With big wins in hand, Democrat Barack Obama pointed on Wednesday toward critical showdowns with rival Hillary Clinton next month that could prove decisive in their heavyweight presidential battle.
Obama’s wins in Wisconsin and Hawaii on Tuesday gave him 10 straight victories over Clinton in the Democratic presidential race and expanded his lead in pledged delegates who select the party’s presidential nominee in November’s election.
As the results rolled in, Obama and Clinton already were looking to the March 4 showdowns in two of the biggest states, Texas and Ohio, which have a rich lode of 334 convention delegates at stake.
Wins for Obama could deal a knockout blow to Clinton, but she could rejuvenate her campaign with victories in both states.
“The change we seek is still months and miles away, and we need the good people of Texas to help get us there,” Obama said at a rally with 18,000 supporters in Houston after his win in Wisconsin.
Republican front-runner John McCain also won in Wisconsin, taking another big step toward becoming his party’s nominee in the presidential election.
McCain, an Arizona senator, beat his last remaining major rival, former Arkansas Gov. Mike Huckabee, to expand his huge and essentially insurmountable lead in delegates.
“Thank you Wisconsin for bringing us to the point where even a superstitious naval aviator can claim with confidence and humility that I will be our party’s nominee for president,” McCain, a former Navy fighter pilot and Vietnam prisoner of war, told supporters in Columbus, Ohio.
McCain made clear who he thought would win the Democratic race, taking direct aim at Obama in a preview of a possible general election match-up. “Will we risk the confused leadership of an inexperienced candidate?” McCain asked.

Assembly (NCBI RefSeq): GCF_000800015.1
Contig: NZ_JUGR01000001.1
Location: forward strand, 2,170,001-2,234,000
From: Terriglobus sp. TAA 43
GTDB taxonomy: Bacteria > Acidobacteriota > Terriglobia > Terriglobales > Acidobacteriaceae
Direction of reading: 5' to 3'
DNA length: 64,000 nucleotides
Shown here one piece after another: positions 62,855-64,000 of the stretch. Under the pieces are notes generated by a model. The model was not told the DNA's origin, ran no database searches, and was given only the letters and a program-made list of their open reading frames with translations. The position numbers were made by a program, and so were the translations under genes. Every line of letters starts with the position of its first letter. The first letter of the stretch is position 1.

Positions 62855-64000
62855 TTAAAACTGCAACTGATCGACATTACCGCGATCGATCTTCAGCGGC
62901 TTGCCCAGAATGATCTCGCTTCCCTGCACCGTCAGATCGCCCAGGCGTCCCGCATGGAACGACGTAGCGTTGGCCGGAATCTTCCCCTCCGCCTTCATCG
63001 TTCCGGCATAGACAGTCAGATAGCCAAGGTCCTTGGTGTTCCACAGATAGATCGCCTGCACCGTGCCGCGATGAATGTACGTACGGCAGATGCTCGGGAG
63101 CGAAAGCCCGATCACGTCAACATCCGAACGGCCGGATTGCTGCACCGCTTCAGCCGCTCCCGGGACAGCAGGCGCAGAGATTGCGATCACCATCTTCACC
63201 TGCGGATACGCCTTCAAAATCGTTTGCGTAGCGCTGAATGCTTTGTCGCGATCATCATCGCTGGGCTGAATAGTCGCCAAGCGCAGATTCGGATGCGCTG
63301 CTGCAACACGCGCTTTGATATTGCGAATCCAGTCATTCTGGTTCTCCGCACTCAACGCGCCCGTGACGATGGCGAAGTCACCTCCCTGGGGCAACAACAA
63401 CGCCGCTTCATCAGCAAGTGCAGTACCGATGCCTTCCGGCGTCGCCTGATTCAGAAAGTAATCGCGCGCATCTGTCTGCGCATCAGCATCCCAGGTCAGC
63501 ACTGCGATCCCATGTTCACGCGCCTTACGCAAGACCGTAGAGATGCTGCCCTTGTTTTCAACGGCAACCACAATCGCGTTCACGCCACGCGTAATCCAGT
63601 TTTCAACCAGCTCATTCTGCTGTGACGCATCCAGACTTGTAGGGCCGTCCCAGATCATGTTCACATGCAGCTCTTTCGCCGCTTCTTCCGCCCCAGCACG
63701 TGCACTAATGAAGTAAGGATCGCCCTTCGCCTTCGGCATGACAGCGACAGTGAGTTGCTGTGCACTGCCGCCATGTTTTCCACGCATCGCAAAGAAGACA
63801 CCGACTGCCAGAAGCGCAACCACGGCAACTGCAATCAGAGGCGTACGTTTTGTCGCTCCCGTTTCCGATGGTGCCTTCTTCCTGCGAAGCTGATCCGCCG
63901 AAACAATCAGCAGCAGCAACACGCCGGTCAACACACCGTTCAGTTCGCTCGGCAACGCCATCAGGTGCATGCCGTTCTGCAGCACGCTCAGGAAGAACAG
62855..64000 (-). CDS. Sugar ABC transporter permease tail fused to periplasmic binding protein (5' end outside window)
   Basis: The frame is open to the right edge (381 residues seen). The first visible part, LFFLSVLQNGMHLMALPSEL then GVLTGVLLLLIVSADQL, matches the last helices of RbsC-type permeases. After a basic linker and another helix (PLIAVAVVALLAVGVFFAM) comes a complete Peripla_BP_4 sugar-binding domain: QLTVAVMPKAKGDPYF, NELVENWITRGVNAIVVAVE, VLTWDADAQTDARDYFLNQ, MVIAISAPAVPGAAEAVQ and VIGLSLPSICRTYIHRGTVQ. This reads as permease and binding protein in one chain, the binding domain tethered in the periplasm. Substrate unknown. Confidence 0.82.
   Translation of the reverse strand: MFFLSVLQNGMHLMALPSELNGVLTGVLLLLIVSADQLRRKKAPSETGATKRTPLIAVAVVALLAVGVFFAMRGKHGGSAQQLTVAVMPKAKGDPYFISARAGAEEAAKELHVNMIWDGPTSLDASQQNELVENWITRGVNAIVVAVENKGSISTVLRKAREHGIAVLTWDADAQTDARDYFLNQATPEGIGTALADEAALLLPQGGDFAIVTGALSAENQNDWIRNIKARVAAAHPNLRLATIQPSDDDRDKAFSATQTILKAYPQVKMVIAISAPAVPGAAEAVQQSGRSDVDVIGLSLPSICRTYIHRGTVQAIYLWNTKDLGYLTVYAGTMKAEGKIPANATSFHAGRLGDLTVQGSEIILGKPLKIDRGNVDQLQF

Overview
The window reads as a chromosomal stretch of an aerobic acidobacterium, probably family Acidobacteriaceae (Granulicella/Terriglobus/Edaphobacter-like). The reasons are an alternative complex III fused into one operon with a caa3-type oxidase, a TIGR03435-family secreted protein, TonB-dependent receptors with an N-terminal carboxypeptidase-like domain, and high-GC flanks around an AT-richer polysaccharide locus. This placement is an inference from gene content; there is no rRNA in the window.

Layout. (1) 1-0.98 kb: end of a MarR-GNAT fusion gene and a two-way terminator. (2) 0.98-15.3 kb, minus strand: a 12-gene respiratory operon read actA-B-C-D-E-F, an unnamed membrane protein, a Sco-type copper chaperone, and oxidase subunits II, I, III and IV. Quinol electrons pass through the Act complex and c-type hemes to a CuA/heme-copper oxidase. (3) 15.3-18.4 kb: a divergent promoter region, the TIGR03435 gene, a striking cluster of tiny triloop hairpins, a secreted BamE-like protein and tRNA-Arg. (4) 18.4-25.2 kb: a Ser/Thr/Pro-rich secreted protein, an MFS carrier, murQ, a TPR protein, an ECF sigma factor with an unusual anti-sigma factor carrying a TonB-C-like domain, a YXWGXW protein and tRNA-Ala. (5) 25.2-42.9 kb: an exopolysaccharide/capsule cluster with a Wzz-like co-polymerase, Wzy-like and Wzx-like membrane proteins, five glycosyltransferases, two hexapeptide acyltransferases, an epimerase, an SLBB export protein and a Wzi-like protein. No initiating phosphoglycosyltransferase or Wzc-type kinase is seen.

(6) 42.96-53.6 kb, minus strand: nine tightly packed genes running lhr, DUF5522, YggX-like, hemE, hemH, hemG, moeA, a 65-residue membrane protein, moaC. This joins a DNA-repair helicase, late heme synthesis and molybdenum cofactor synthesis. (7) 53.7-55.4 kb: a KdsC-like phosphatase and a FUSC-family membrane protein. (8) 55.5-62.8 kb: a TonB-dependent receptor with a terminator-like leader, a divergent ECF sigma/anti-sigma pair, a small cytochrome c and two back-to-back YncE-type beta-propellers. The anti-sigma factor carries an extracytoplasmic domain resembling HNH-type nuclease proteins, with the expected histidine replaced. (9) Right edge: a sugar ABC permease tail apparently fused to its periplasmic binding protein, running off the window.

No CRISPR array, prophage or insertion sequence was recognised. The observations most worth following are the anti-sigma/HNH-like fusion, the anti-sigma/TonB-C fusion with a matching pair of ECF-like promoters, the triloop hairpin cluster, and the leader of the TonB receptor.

“I will fight every moment of every day in this campaign to make sure Americans are not deceived by an eloquent but empty call for change that promises no more than a holiday from history,” he said.
Obama took his own shot at McCain, noting his support for President George W. Bush’s economic policies and his support for a prolonged U.S. military presence in Iraq.
“He represents the policies of yesterday and we want to the be the party of tomorrow,” the Illinois senator said.
Obama has broadened his voting coalition and taken control of the race with his string of victories in February. He now has wins in 25 nominating contests to Clinton’s 11.
Obama captured about 58 percent of the vote in Wisconsin, a general election swing state with a large population of blue-collar workers — a big part of Clinton’s constituency and a similar demographic to Ohio.
Like Ohio, the primary also allowed participation by independents — and Obama won their votes. Exit polls also showed Obama, who would be the first black president, won a majority of voters who said the economy was their top issue, and won among white voters, and in all income and education levels.
Clinton, a New York senator and former first lady who would be the first woman president, is the early favorite in both Texas and Ohio, although one public opinion poll in Texas on Monday showed the race in a statistical dead heat.
Clinton did not mention the Wisconsin results during a rally in Youngstown, Ohio, after the race was called.
“We can’t just have speeches. We’ve got to have solutions,” Clinton said. “While words matter, the best words in the world aren’t enough unless you match them with action.”
Obama had 1,156 pledged delegates to Clinton’s 1,014, according to a count by MSNBC. A total of 2,025 are needed to win the nomination. Wisconsin and Hawaii had a combined 94 delegates at stake, and Obama won at least 40 in Wisconsin to Clinton’s 28, MSNBC said.
McCain, who won about 55 percent of the vote in Wisconsin, had 880 delegates to Huckabee’s 243, with 1,191 delegates needed to win. Wisconsin had 37 delegates at stake.
McCain also easily won a primary in Washington state, the second half of the state’s two-tiered nominating contest. The state’s Republicans held a caucus on February 9, won narrowly by McCain.